Federal agent Elliot Ness assembles a personal team of mob fighters to bring Chicago crime boss Al Capone to justice using unconventional means during the mob wars of the 1920s. This fictionalized account of the arrest of Al Capone is heavy on style and gunfire. The end shootout combines a baby carriage and stairs with a nod to Eisenstein's _The Battleship Potemkin_. Written by
Keith Loh <firstname.lastname@example.org>
According to Brian De Palma in the Making of documentary, Mel Gibson was interested in playing Eliot Ness but couldn't commit to the role because he was already signed to a Warner project that was scheduled at the same time as this movie. That Warner project turned out to be Lethal Weapon (1987). See more »
In the movie Ness is portrayed as married with children. In real life, Ness was a young bachelor living with his parents when he was hired as a prohibition agent and used political/family connections to get his Chicago assignment. See more »
1930. Prohibition has transformed Chicago into a City at War. Rival gangs compete for control of the city's billion dollar empire of illegal alcohol, enforcing their will with the hand grenade and tommy gun. It is the time of the Ganglords. It is the time of Al Capone.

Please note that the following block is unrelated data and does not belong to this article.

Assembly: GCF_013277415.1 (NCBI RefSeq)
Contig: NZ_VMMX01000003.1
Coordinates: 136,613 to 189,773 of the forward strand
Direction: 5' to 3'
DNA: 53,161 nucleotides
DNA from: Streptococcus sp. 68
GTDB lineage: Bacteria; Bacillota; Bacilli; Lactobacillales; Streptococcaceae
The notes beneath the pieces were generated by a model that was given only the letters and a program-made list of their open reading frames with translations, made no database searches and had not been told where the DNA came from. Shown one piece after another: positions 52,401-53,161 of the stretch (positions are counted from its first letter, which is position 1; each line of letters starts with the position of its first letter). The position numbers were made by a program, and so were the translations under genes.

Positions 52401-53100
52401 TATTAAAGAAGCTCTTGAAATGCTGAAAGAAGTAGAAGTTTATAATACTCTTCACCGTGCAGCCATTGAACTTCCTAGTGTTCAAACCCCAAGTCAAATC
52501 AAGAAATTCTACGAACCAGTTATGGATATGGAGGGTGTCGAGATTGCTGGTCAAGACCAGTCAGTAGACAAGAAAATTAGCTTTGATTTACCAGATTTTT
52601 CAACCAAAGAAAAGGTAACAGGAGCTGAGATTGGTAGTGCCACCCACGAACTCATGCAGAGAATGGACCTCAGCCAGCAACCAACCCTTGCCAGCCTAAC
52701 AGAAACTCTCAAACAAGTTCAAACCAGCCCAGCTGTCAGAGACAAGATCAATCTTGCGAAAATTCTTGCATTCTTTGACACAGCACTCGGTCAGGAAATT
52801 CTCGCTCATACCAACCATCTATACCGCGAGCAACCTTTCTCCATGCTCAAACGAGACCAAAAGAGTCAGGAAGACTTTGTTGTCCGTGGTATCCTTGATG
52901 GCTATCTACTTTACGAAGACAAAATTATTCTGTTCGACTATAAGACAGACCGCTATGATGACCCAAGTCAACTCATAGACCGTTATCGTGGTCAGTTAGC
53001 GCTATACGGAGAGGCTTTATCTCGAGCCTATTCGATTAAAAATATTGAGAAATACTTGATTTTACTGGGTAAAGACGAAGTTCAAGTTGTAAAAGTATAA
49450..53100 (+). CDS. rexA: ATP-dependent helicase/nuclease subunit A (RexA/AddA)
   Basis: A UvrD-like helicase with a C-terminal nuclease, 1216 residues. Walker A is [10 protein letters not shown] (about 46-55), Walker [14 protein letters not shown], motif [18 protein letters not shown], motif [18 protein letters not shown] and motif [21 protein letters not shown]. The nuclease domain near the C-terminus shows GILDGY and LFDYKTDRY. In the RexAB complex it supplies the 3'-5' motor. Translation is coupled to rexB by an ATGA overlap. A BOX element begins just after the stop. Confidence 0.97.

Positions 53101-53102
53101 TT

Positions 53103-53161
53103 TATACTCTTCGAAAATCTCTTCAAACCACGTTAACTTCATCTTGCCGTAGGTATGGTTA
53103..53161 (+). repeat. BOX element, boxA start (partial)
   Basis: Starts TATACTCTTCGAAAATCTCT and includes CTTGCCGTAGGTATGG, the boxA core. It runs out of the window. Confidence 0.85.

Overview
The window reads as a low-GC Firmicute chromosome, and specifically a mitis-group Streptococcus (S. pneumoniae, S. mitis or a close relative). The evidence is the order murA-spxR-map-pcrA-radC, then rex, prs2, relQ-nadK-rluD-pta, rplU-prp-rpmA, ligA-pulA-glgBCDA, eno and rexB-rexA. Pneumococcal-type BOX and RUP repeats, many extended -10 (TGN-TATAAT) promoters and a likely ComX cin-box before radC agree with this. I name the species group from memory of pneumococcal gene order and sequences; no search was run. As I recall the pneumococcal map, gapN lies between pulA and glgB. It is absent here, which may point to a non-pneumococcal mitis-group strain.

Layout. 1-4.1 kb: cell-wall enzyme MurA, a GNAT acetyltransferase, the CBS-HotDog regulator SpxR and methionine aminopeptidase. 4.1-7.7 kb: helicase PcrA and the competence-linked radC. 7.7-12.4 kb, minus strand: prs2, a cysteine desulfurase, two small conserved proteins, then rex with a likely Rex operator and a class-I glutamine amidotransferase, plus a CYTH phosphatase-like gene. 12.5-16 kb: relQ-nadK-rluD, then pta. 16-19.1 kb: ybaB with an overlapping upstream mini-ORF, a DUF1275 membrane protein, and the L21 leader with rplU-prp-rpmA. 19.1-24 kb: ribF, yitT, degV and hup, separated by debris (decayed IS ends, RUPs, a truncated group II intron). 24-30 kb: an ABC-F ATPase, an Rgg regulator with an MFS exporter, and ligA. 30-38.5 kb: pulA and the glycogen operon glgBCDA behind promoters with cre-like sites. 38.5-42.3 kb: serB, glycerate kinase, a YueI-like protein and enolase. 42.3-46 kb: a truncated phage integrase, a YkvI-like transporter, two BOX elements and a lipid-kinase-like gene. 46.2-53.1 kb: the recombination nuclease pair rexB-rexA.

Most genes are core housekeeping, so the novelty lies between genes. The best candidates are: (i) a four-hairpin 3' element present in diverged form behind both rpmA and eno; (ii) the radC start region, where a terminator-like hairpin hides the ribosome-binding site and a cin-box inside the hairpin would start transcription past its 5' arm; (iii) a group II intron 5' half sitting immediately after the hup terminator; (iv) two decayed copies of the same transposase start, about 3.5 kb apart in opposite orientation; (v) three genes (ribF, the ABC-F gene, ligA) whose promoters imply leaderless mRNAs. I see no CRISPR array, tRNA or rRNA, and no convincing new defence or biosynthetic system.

[to Al Capone]
An article, which I believe appeared in a newspaper, asked why, since you are, or it would seem that you are, in effect, the mayor of Chicago, you've not simply been appointed to that position.
[...] See more »
The title of the aria "Vesti la giubba" from Leoncavallo's opera "Pagliacci" is misspelled in the closing credits of the film: "Vesti la guibba". See more »
This movie was horrible and I don't understand what all the fuss is about. I heard that it was supposed to be something great (having Robert De Niro as Al Capone seemed very fitting, but he only had about 10 minutes of screen time.) Far too much time was spent focused on Ness and his wife, which I saw as totally irrelevant to the story. Also, Kevin Costner's acting was terrible, as always; Ness' 'team' was extremely lame, and the scene with the baby on the staircase was just asinine. Malone's death was the most ridiculous overly dramatic death scene I have ever seen and was to this movie what Billy Preston's "You Are So Beautiful" was to Carlito's Way: The rock-bottom part of the film; (except for the fact that Carlito's Way was actually halfway decent compared to this hyped up garbage they call a 'good film'). I don't know anyone who's seen this movie, let alone liked it, but I would like to seriously ask anyone who has how they could ever watch this and enjoy it.
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